In Christ a power mightier than the law was present. The case of the sinful woman in John 8 beautifully illustrates it. Under the potent influence of grace, the hypocrites were convicted far more effectually than under law, and the sinner was forgiven, a thing which the law never professed to do. Now God gives and man receives. The new dispensation is marked by grace reigning through righteousness, unto eternal life, by Jesus Christ our Lord (Rom. 5:21).

3. The old dispensation centred round Israel, the new is connected with the church.

The law was given not to everybody, but to one nation, Israel. Upon that nation, therefore, God's attention was focussed. The privileges of the children of Israel belonged to them nationally rather than individually. God always had His own secret dealings with the souls of individuals, and these dealings came into greater prominence in the days of national apostasy. But at the beginning God took them up nationally without reference to the spiritual state of individuals, and their standing before Him was on a national basis.

On the other hand, there is nothing national about the church.Peter declared, corroborated by James, that the divine programme for this dispensation is the visiting of the nations by God, "to take out of them a people for His name" (Acts 15:13, 14). God is now making an election from all nations, and those thus gathered out for His name compose "the church."

The church, then, is not national, nor is it international, it is rather extra-national, i.e., altogether outside of all national distinctions, and totally independent of them. Instead of being constructed on a national basis, it is represented in Scripture as "one flock" (John 10:16, R.V.), as "one body" (1 Cor. 12:13), as "a spiritual house, an holy priesthood" (1 Peter 2:5), as a family composed of the children of God (1 John 2:12; 1 John 3:1, etc.).

Moreover, in connection with the church God begins with the individual. It is composed of those who have personally been set in right relations with God. Only as forgiven, and as having received the Spirit to indwell them, do they become members of the one body, and "living stones" in the spiritual house.

4. Connected with Israel was a ritualistic worship, the value of which lay in its typical significance. The church's privileges are connected with the eternal realities themselves, with the substance rather than with the shadows. Her worship does not consist of sacrificial offerings, symbolic ceremonies, and the like, but is "worship in spirit and in truth."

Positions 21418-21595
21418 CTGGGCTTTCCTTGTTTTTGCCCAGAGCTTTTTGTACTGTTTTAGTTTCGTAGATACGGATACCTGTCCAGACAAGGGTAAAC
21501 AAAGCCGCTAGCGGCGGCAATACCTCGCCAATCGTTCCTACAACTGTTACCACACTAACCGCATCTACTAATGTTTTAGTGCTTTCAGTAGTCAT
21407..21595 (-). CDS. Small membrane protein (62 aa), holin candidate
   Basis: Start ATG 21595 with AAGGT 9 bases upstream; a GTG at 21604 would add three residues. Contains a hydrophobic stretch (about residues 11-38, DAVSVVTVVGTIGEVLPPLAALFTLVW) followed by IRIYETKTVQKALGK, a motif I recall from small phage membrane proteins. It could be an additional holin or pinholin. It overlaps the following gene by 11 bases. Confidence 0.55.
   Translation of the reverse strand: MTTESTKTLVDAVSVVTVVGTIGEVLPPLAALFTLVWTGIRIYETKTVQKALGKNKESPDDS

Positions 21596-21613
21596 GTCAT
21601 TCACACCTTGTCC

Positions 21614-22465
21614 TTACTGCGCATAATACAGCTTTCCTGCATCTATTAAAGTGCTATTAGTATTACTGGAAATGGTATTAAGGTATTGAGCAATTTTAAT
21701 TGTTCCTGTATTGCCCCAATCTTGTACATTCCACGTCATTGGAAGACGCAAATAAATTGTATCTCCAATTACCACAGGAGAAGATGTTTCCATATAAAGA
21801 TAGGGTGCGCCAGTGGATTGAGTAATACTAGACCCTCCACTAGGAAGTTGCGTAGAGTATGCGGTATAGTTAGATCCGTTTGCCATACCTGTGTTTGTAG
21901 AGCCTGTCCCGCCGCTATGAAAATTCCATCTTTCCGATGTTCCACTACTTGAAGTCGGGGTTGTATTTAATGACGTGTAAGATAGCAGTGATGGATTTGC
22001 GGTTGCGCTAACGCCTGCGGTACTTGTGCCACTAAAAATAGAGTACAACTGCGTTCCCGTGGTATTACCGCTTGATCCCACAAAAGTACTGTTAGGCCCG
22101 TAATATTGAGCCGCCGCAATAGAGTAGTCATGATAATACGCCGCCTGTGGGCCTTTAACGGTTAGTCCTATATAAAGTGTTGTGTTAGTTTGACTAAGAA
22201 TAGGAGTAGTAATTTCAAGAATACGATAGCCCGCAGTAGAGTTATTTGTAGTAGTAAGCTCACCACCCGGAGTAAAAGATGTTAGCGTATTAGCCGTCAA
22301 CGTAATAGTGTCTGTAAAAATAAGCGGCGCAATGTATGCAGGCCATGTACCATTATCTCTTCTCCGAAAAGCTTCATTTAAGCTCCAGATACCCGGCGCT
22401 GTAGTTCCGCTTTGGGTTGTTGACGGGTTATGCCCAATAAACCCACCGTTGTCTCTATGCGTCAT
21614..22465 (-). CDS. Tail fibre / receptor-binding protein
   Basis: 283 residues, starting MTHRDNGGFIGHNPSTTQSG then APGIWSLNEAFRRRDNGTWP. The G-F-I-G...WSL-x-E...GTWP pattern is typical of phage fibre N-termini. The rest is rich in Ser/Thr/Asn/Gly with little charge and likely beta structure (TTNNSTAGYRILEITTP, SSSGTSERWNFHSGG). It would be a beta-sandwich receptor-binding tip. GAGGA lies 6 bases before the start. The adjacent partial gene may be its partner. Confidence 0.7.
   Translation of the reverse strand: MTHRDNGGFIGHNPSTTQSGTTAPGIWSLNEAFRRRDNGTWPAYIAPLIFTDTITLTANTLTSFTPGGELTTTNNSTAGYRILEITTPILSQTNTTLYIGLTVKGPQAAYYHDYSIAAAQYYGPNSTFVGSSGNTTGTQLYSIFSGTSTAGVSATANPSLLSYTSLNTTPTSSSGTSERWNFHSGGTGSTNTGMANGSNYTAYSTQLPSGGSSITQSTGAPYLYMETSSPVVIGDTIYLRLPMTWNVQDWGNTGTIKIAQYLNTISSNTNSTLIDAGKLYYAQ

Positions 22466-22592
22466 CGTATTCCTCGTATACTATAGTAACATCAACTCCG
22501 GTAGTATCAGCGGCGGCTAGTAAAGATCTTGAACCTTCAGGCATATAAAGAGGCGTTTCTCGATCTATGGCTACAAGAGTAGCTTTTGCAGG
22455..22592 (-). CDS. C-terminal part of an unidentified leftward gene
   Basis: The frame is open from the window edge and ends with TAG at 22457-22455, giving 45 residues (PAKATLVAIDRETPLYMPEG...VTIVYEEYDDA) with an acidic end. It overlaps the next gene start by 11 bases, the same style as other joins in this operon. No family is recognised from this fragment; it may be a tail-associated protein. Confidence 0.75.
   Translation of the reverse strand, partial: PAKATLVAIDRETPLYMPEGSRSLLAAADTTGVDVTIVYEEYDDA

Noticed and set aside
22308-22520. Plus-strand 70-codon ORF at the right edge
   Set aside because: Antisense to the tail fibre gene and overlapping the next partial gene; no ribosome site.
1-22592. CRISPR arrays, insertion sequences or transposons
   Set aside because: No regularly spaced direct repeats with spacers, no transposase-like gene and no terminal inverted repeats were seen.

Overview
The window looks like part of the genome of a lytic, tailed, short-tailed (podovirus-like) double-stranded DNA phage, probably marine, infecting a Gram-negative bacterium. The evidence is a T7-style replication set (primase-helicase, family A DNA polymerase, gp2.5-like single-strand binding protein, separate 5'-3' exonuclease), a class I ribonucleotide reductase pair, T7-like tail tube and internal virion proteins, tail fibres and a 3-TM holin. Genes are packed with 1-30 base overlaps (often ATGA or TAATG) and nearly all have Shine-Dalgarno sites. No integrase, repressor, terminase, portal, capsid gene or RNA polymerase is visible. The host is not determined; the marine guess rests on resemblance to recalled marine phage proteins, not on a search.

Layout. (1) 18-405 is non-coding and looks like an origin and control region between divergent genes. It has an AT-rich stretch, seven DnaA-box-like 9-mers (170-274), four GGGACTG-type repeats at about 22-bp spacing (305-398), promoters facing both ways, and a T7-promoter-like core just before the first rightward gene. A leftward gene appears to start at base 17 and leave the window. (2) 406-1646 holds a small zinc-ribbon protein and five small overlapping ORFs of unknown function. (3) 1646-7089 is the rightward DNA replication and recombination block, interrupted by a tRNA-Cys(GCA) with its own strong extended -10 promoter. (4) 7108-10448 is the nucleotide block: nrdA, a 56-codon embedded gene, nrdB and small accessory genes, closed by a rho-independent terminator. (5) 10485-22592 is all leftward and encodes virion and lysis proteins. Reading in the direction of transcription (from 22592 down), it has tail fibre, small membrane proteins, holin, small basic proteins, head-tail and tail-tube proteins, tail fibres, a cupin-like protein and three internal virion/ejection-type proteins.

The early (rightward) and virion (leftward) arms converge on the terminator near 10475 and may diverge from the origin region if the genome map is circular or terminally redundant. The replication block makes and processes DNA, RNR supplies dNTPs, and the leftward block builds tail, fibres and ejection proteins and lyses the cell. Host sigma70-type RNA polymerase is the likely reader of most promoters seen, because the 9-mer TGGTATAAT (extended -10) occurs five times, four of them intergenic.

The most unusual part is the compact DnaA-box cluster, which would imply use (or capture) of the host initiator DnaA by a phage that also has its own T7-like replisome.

The law had only "a shadow of good things to come, and not the very image of the things" (Heb. 10:1). The good things have come, and are realized by Christians to-day. Christ has established them (Heb. 9:24; Heb. 10:12), the Spirit has revealed them (1 Cor. 2:9, 10), and the believer may gaze upon them with the eye of faith (2 Cor. 4:18).

5. Israel's blessings and privileges were largely of an earthly and material order, the church's are heavenly and spiritual.

In the Old Testament instructions were given as to the way in which the children of Israel should return thanks to God when they were actually in possession of the promised land. They were to take the first of all their fruits and set them in a basket before the Lord their God, with an acknowledgment of His goodness on their lips (Deut. 26:1-11).

Is the Christian to approach God in this way? On the contrary, when Paul wrote to the Ephesians as to the heavenly inheritance of Christians, far from speaking of material things, he said, "Blessed by the God and Father of our Lord Jesus Christ, who hath blessed us with all spiritual blessings in heavenly places in Christ" (Eph. 1:3).

How complete the contrast

6. While Israel's destiny is to be the channel of blessing to all nations, during the golden years of the millennial age, the church's destiny is association with Christ in heaven. Isaiah 60 well describes the future of Israel. Revelation 19 and 21, under various figures, presents to us the destiny of the church as "the Lamb's wife."

Was there a definite time when God's ways with Israel ended and when the church period began?

It has already been pointed out that the death of Christ marked the close of God's dealings with Israel as a nation; and that His resurrection and the descent of the Holy Spirit on the day of Pentecost inaugurated the present dispensation. Compare Acts 2:41-47 with 1 Corinthians 12:13.

Two qualifying remarks must, however, be made.

Firstly, that though God's ways with Israel reached their great climax in the cross, He, nevertheless, continued certain supplementary dealings with them until the death of Stephen, and perhaps even until the destruction of Jerusalem. Nor were the full designs of God as to the church made known in their entirety at the very outset of the present age. They were gradually revealed through the apostles, particularly through Paul, though the church itself began its corporate existence as stated.